The International Living Future Institute (ILFI) has a comprehensive list of harmful chemicals called the ‘Red List’. It is made up of chemicals that have been found to threaten human health and wellbeing and should not be included in buildings attempting to meet materials criteria of ILFI’s Living Building Challenge (LBC) certification process. The Red List encompasses established chemical regulatory lists such as RoHS, REACH, Pharos, Healthy Product Declaration, Green Ideas Green Action, Building Green and Declare. The international Declare database is open and free for all to use.
The aim of the Living Building Challenge ‘materials petal’ is to promote a materials economy that is non-toxic, ecologically restorative, transparent and socially equitable. By selecting Red List compliant/Declare certified products, designers are making a statement about the kind of future they want for their businesses, employees, families and future generations and that future is a thriving, fair, healthy world for all.
While Declare is still in its infancy here in Australia, it is growing and will have a positive ripple effect on our construction manufacturing and supplier industry.
As a rule of thumb, a deliberate move away from carbon intensive, environmentally harmful materials such as steel and concrete would be a step in the right direction. With the recent boom in Cross Laminated Timber here in Australia, we have other viable options, so long as we know where the timber comes from and that there is an ethical supply chain.
Timber acts as a Carbon store and as a result is a great substitute for Steel and Concrete.
“Growing trees absorb carbon dioxide from the atmosphere and store the carbon so efficiently that about half the dry weight of wood is carbon. This carbon remains locked up for the life of the wood even when we use it for building products or furniture. It is only released when the wood is burnt or rots – and wood stored in landfill under anaerobic (lack of oxygen) conditions can last for hundreds if not thousands of years.” (Naturally Better)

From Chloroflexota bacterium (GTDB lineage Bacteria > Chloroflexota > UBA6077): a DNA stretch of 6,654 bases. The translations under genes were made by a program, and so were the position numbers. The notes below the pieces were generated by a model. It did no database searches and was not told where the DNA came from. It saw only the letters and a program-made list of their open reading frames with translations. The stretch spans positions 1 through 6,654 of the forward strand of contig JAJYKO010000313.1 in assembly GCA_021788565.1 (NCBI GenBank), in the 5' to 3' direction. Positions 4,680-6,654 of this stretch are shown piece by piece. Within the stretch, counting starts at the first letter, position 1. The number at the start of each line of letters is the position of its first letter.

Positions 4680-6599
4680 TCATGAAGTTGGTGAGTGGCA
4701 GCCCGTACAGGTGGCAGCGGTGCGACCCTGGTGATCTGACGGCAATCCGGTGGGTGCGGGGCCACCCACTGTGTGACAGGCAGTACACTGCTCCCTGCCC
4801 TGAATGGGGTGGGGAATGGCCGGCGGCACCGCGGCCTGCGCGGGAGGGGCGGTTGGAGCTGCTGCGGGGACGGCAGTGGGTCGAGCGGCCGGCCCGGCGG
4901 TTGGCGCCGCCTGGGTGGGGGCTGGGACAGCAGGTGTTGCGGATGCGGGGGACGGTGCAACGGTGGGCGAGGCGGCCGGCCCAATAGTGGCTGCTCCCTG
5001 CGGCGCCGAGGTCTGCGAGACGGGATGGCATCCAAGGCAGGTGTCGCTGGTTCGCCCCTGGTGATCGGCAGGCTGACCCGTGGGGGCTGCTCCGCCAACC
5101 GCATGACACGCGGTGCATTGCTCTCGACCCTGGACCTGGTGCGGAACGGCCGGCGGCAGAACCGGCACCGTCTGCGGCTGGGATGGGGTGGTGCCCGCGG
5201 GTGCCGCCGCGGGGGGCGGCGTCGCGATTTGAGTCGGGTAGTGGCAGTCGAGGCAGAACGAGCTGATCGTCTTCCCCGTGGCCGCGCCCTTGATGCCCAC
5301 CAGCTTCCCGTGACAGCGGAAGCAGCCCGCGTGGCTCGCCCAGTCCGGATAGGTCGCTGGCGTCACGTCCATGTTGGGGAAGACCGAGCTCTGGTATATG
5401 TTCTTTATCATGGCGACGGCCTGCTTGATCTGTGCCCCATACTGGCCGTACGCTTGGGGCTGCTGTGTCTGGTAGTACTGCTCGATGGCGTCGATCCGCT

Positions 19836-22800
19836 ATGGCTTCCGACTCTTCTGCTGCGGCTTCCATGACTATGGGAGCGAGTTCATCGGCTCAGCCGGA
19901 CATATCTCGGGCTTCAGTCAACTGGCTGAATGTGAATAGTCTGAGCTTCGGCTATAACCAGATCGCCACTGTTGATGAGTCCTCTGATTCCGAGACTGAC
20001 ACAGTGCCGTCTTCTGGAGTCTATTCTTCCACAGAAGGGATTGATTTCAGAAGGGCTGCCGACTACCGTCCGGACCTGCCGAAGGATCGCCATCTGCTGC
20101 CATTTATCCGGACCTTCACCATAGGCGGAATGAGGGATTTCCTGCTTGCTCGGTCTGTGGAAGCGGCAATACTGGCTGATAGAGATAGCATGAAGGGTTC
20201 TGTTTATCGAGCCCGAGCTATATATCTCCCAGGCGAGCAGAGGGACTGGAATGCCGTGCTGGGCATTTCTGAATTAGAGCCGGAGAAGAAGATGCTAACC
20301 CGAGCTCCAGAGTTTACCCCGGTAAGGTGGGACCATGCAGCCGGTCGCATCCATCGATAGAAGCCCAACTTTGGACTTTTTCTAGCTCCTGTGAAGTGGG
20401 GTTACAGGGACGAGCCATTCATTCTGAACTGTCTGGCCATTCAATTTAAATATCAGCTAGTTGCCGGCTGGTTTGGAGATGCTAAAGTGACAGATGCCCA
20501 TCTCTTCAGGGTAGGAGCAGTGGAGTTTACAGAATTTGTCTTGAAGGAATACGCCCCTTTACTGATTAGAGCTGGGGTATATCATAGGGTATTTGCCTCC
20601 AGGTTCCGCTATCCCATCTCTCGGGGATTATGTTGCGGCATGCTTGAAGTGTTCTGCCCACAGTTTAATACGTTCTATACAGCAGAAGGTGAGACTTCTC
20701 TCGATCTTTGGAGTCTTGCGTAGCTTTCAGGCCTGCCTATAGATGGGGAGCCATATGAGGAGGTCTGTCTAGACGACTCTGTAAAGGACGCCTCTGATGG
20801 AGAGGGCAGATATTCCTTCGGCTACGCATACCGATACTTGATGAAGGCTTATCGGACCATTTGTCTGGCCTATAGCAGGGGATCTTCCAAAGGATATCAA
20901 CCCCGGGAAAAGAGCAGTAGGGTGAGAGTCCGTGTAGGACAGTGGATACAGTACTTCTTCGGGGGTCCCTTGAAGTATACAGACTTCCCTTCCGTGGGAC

In addition to the carbon storage benefits, wood production requires less energy compared with other building products. According to Wood Solutions as a rule of thumb if you convert one cubic metre of concrete for a cubic metre of timber, you will eliminate approximately one metric tonne (1000kg) of carbon dioxide from being emitted into the atmosphere.
Recycled or rescued timber products should always be considered first, not only for the environmental reasons but also because the weathered and repurposed timber can impart a real sense of character into design. The irregular variation that can be created by random mixtures of species can really bring designs to life. Rescued timber can also be used to evoke interior warmth and comfort while remaining modern.
Marks & Spencer’s in Chester UK opted for timber not only for its sustainable qualities but also because it was able to express the structure and honesty of the building and reduce unnecessary finishes, which increase cost and energy maintenance demands in the future.
All timber within the store was FSC certified and some interior furniture was recycled oak from the site clearance. The external walls of the store consist of prefabricated timber-framed panels with a lime-based insulating material and a hemp and flax fibre insulating quilt, to achieve a breathable wall with a U value of 0.12W/m2K. The panels, together with recycled glass wool insulation within the roof, help to regulate the internal temperature.